The Levitan Memorial Museum in Plyos - Historical Highlights

Olga Nasedkina

Magazine issue: 
#3 2010 (28)

In June 2010 the town of Plyos marked its 600th anniversary. 50 years ago, in 1960, the day for the festivities was set on August 30, which coincided with the centenary of the birth of Isaac Levitan, the illustrious landscape artist. Many artists from Moscow and the city of Ivanovo responded to the artist Boris Prorokov's call to donate their paintings to Plyos. The new picture gallery, an establishment operated on pro bono basis, was opened in 1961; initially it was accommodated at a Plyos agricultural college, on Sobornaya Hill, in a building which before the revolution was occupied by a governmental agency. Later, in 1962, the gallery moved to the Voskresensky church near Torgovaya Square, not far from a boat quay.

Exhibitions were put up and taken down: lacquered miniatures from Palekh and Kholui; Russian painting; objects from peasant households; Ivanovo artists' works; gifts to the museum... Meanwhile, there was already a new idea floating around — to organize a museum of Levitan in the house where the artist once rented an apartment with his friends Alexei Stepanov and Sofia Kuvshinnikova. The home, once belonging to a Plyos merchant Andrei Solodovnikov and "nationalized" after the Bolshevik revolution, had been through different states; like many other merchants' mansions, it housed, at different times, a plant producing matches, a boat and furniture repair workshop, an orphanage, and finally, communal apartments. The house with the mezzanine had to be repaired, and its residents had to be offered new lodgings. Eventually, thanks to the ministrations of community leaders from Plyos and the surrounding towns and the help of advisers from the Tretyakov Gallery, plans for the new museum were set in motion. Alla Vavilova, a former head of the municipal library who had served as a pro bono director when the museum was still a picture gallery, was appointed its director.

On August 25, 1972 the museum received its first visitors — they saw an exhibition consisting of three sections. The first room had on show reproductions — still black-and-white in those days — of Levitan's works and photographs relating to his life and work. The second room was assigned to paintings by Levitan and his contemporaries, from the funds of the Ivanovo Regional Art Museum. The mezzanine accommodated the memorial section reproducing the interior as it was when Levitan lived there. The historical furnishings and accessories were put together relying on the memoir of the home's last owner, a granddaughter of the merchant Solodovnikov. For all its modest look, the museum became immediately popular.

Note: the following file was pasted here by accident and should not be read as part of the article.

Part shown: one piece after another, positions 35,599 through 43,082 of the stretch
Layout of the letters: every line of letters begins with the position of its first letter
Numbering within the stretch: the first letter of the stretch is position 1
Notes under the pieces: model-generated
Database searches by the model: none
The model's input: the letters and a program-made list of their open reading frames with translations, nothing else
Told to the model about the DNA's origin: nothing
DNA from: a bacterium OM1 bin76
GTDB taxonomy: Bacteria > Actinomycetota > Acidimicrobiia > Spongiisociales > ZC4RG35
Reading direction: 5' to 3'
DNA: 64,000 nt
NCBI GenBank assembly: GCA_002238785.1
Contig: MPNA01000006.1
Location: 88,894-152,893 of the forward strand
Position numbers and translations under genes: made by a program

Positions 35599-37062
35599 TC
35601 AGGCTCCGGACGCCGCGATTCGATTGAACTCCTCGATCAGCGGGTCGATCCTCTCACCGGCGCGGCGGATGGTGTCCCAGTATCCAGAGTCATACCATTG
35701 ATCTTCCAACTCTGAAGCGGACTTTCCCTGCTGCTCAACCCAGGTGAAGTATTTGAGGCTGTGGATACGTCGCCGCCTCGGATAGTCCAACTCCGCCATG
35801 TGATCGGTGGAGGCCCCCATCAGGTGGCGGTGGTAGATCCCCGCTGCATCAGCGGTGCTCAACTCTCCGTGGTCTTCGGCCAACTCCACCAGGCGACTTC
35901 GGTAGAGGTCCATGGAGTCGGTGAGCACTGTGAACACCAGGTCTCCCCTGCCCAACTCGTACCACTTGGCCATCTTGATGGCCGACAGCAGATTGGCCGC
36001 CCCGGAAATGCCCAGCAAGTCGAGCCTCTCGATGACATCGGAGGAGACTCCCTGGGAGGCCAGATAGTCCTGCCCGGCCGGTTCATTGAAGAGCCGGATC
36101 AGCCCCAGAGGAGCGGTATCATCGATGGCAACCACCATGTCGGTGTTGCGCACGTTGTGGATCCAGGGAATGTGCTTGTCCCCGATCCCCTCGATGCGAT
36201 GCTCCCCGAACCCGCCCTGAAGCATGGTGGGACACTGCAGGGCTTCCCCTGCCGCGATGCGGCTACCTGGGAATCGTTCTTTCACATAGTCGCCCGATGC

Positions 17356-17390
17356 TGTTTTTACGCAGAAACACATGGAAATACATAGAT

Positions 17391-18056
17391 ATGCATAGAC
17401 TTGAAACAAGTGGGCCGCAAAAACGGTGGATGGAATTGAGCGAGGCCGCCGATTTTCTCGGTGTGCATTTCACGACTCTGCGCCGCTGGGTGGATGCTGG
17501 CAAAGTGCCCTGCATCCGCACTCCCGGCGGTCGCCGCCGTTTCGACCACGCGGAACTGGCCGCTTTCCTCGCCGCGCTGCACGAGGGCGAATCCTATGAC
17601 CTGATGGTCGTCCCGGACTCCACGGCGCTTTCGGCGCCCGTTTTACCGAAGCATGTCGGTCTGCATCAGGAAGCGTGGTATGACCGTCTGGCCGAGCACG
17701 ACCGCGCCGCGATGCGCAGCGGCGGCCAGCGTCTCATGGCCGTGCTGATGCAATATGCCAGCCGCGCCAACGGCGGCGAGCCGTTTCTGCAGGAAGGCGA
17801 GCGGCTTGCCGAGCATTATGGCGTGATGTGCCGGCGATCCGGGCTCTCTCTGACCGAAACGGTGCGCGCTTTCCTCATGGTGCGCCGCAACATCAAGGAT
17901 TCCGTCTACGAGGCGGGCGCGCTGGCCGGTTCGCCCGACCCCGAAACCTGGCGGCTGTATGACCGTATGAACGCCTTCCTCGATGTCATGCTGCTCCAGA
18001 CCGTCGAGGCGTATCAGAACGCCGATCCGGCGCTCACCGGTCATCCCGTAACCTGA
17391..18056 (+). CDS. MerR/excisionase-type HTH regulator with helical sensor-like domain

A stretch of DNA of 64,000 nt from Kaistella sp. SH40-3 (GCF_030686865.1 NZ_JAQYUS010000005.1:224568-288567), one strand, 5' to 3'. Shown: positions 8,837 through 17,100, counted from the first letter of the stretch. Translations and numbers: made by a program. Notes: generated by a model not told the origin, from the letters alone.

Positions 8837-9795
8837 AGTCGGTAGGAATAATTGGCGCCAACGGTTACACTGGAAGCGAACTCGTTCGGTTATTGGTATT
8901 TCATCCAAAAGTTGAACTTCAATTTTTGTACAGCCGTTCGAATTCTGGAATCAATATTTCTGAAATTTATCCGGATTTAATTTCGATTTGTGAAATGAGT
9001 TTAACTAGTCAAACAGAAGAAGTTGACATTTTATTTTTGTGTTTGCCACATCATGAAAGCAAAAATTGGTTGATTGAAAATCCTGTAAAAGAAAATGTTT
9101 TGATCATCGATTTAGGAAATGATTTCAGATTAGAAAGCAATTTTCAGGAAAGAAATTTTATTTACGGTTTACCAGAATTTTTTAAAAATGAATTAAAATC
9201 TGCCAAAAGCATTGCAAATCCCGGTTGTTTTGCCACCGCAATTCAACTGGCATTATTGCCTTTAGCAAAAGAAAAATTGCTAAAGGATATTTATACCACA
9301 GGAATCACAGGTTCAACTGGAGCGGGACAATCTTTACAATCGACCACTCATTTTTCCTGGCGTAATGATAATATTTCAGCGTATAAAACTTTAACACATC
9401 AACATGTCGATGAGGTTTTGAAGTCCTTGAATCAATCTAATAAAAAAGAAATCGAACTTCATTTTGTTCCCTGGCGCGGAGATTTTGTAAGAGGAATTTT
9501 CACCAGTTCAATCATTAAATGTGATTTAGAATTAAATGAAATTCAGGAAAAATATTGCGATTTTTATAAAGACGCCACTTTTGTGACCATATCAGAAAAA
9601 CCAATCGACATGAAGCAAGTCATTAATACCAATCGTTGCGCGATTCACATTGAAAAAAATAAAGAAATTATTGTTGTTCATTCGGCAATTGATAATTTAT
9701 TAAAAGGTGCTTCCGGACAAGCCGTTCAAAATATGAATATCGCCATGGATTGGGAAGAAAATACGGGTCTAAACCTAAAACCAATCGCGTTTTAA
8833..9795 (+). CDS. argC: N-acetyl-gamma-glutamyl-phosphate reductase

Over the intervening years, the museum has received nearly four million visitors, with endless guided tours, lectures, music nights, traveling exhibitions, consultations. The never-ending search, squeezed in between endless guided tours, accumulated some remarkable gifts. A distinguished Moscow collector Felix Vishnevsky, to mark the opening of the museum, donated "The Volga", one of the versions of Levitan's composition "After Rain. Plyos". After Vishnevsky's death his son Yevgeny Vishnevsky, made a gift of a whole collection of pictures transferred to the Levitan Museum back in 1975 for temporary use. Levitan's pieces in the collection included the paintings "Lake in a Forest" (late 1890s), "Roses" (1894) and "Ravine with a Fence" (late 1880s), and the watercolour "Peasant's Farm" (1886); the collection also contained works by Pyotr Petrovichev, Vasily Perepletchikov, Alexei Savrasov, and Leonard Turzhanky. Every year the museum bought and received as gifts paintings, sketches, household objects, and objects of applied art. Levitan's personal belongings were introduced into the artist's memorial room in 1984. The effects, handed to Alla Vavilova by the wife of Levitan's nephew Adel Lurie-Birchanskaya, included a faience palette, a folding rule, a palette-knife, the bone knob from a walking stick, a set of writing implements with an ink pot, and a paperweight with a pen-wiper.

On one occasion the Moscow collectors Stanislav Vernikovsky and Yevgenia Smirnova, who were vacationing in the Theatre Union rest home, paid a visit to the museum. They listened to a tour guide, talked with Vavilova, and offered to present the museum with works of Alexei Stepanov and Manuil Aladzhalov. Later the museum bought or received as a gift pictures created by artists from Levitan's circle: Vasily Polenov, Sergei Vinogradov, Nikolai Meshcherin, Vasily Baksheev, Witold Byalynitsky-Birulya, Stanislav Zhukovsky, Alexei Korin, and Sofia Kusvhinnikova.

"There was so much worry and anxiety while we negotiated in Moscow the purchase for the museum of a piece by the 'great person of the Russian forest' Ivan Shishkin!" — Alla Vavilova told a reporter from the "Rabochy Krai" newspaper in March 1986. "And finally we are happy to inform you that visitors to the museum can view Shishkin's painting 'Meadow on the Edge of a Forest. Siverskaya'. So far, only a handful of the town residents — those who attended the meeting with the museum staff — have had a chance to see it. This picture brings to mind the artist's congenial words: 'I found this nook and want you to enjoy it too'. Soon, a new piece is to enter the collection — a painting by Rufin Sudkovsky 'Bank of a River. A Boat'. This artist ranks among the leading seascape painters such as Ivan Aivazovsky and Alexei Bogolyubov."